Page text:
The Malawi Government says it has no resources to control the influx and illegal immigrants in the country.
Immigration Department director general Masauko Medi said this on Tuesday when he and other officials from his department and the Ministry of Home Affairs and Internal Security met the Parliamentary Committee on International Relations to discuss permits issued to some Chinese and Indians.
Medi said there are many irregularities in the immigration system, including an outdated Migration and Citizens Act of 1966 which has instruments that are not applicable now.
He said: “As Immigration, let us say that we have weak systems. We have erred on immigration and we have erred on expert labour. We need to deal with the system first before we can deal with illegal immigrants. The problem is we don’t have money to repatriate these illegal immigrants, unless we have resources to do that or we will continue the way we are.”
Medi also called for a review of the Citizen and Immigration Act to help control the challenge of illegal immigrants who later take up Malawian businesses.
Committee chairperson Alex Major expressed worry over Medi’s remarks, saying it is sad that Malawi cannot repatriate illegal immigrants due to lack of resources.
He said the committee will take the issue to Parliament and also to advocate for a repatriation centre where rejected immigrants can be kept.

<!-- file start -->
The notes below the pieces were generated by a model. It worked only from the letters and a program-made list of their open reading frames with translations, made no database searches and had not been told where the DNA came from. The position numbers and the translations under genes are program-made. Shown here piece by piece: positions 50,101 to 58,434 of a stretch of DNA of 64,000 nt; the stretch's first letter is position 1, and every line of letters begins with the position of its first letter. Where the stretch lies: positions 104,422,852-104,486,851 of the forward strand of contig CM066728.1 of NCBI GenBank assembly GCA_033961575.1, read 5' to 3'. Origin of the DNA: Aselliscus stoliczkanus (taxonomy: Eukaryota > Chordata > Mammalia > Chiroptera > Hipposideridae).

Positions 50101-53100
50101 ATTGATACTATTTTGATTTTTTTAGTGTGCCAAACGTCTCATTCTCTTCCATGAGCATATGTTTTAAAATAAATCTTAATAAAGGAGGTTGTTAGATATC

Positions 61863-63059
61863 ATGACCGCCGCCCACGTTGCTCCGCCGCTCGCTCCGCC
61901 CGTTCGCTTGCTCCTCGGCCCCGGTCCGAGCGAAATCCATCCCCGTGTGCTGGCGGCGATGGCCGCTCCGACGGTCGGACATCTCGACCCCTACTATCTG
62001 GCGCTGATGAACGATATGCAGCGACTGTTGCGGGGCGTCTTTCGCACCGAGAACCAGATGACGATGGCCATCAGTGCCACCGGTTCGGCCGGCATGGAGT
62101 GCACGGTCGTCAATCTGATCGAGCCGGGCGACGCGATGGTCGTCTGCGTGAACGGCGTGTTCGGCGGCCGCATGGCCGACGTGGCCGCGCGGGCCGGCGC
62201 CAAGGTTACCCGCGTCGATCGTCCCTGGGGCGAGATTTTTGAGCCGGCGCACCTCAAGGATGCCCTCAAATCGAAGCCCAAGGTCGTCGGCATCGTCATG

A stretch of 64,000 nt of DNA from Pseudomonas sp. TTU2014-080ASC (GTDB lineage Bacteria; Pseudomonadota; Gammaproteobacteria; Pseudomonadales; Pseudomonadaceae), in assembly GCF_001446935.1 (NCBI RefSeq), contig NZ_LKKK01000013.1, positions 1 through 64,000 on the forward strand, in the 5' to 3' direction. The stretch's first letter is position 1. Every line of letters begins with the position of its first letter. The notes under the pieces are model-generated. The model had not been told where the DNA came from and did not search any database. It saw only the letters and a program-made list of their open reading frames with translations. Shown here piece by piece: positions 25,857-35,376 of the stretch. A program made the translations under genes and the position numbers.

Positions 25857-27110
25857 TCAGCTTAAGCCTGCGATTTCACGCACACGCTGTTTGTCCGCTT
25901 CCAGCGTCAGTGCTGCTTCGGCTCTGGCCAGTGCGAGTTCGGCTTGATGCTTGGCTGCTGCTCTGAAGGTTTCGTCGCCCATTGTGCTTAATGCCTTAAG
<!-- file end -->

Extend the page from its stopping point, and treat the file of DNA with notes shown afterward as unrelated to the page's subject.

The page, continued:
Said Major: “We are very concerned with this revelation. As a country, we could have found ways and procedures on how to solve this. We will not rest until these rejected immigrants are deported.”
Ministry of Home Affairs and Internal Security Senior Deputy Secretary Patricia Liabuba said most of the rejected immigrants are from East African countries such as Ethiopia, Burundi and Rwanda.
She said government needs roughly $500 000 (about K360 million) annually to repatriate illegal immigrants.
Liabuba also said apart from the rejected immigrants the country also faces a challenge of false foreign investors who are engaged in businesses which locals should be doing.
“Some of these foreigners including, Chinese and Indians come in as investors. There are specific laws that govern one to come as an investor. The problem is the fee that is charged, $200 000 (about K148 million) is little money. So, after they acquire the permits they start doing something different. As government, we need to ensure that the investors do what they came for,” she said.
Of late Malawians have been complaining to government to act on the takeover of small businesses by foreign nationals.
According to the Immigration Department, the Chinese have 1 398 Temporary Employment Permits (TEP) against Indians’ 1 324. About 572 Chinese registered for business permits to open factories, but the department says the factories are not there.